Hip arthroscopy is a relatively new procedure which allows the surgeon to diagnose and treat hip disorders by providing a clear view of the inside of the hip with very small incisions.
This is a more complicated and technically difficult procedure than keyhole surgery of other joints such as the knee. The surgery has to be performed under a general anaesthetic and is performed on a special hip table.
Hip arthroscopy is useful for treating various conditions. These can include: Removing loose bodies, treating/repairing tears of the labrum or cartilage and removing impingement lesions. Typically patients complain of pain, a catching or popping sensation in the groin, or locking or giving way of the hip. Diagnosis is made by clinical examination, x-rays, CT scan and MRI scan.
The operation is usually performed as a day case or an overnight stay and the patient is mobilised on crutches, normally for two weeks following the procedure. Following physiotherapy rehabilitation a return to sport will take 3 to 6 months.
Follow up consultation £150
£6000 - £7000
Depending on location and procedure, inclusive of follow up consultation, surgery, follow up and physio/after care)
How long will I be in hospital?
Most patients will be able to leave after 2 or 3 days.
How soon will I recover?
Patients vary enormously. At six weeks most patients are considerably more comfortable and walking greater distances than prior to the operation. Many patients will have returned to work by this stage.
Your recovery will continue until four to six months after your operation. All patients are brought back to be assessed in a clinic at six weeks.
Younger patients will be kept under review for a number of years, but most patients over the age of sixty will be discharged with the expectation their hip is likely to last them for as long as they will need it.
What about work?
Most patients return to work about six weeks after their operation. Some more physically demanding jobs may require a week or two longer off work. Often patients return well before six weeks.
What about driving?
Most surgeons advise their patients not to drive for 4-6 weeks after hip replacement surgery. It is important that in an emergency you are able to stop the car safely.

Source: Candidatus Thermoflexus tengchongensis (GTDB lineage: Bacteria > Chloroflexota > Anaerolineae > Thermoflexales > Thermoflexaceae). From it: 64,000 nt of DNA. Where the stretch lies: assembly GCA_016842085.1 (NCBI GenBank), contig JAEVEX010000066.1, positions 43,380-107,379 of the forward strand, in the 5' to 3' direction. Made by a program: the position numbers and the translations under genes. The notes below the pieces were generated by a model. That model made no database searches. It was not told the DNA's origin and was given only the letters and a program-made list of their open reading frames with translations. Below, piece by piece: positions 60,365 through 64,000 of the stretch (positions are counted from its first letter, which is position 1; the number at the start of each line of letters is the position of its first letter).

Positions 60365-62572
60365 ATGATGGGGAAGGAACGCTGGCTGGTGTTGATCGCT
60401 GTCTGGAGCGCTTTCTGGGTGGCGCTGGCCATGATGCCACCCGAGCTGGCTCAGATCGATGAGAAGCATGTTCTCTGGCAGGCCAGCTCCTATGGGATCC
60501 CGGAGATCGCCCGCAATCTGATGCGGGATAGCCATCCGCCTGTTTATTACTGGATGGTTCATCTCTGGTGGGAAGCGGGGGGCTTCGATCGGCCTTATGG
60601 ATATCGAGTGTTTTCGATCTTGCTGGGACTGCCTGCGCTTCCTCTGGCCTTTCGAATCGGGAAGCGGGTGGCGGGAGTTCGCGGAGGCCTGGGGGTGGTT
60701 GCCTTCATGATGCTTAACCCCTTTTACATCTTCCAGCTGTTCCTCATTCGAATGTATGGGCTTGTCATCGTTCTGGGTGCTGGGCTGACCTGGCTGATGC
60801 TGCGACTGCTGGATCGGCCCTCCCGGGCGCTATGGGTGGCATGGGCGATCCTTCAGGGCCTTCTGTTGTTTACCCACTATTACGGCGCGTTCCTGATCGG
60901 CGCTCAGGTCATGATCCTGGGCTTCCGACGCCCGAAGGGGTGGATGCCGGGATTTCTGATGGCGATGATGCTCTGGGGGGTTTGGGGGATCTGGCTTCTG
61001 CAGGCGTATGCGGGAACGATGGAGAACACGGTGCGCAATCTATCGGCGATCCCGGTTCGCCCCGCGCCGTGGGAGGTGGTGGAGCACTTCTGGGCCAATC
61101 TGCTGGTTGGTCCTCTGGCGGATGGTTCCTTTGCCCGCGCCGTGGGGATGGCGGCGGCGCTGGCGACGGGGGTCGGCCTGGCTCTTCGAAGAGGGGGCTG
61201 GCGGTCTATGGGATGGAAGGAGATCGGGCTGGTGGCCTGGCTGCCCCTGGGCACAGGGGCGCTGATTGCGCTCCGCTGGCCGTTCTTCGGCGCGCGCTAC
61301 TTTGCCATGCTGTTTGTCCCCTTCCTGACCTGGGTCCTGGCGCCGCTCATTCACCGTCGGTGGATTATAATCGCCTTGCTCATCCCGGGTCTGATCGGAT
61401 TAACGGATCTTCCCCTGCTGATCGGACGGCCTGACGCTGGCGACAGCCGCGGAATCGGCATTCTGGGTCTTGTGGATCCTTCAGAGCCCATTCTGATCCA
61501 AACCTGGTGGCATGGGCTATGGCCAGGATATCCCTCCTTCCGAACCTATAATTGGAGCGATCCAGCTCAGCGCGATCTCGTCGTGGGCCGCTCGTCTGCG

What about sports?
Most patients are able to return to a high level of activity following hip replacement surgery. Repetitive loading such as running, may be possible but is more likely to wear your joint more rapidly. Activities that involve deep bending of your hip, such as certain yoga movements are best avoided. After three months riding, golf etc. should be fine.
What about day to day activities?
Whilst on the ward your physiotherapist will teach you how to safely get in and out of bed, give you advice on dressing, toileting etc. In particular, you will be told how to get in and out of bed, in and out of a car and in and out of a bath.Do not be frightened to resume normal sexual relations, being careful not to force your hip into an uncomfortable position. Initially it may be safer lying upon your operated side or back.You will be shown how to get in and out of bed on the ward. It is advisable to sleep on your back, though you may sleep on your operated side with a pillow between your knees to prevent your leg from turning in.For the first six weeks you can only have a walk-in shower or strip wash sitting on a high stool. You should not attempt to have a bath until after your first outpatient appointment. Should you then require any aids to enable you to get in and out of the bath contact Occupational Health.
What about the garden?Patients are often keen to get back to gardening. The most important point is to remember to take care picking things up off the ground and your physiotherapist will advise you how to avoid putting your hip at risk. Even heavy digging should be possible by three months.Movements to avoid following surgeryYou should avoid bending at the hip, twisting your waist and crossing your legs.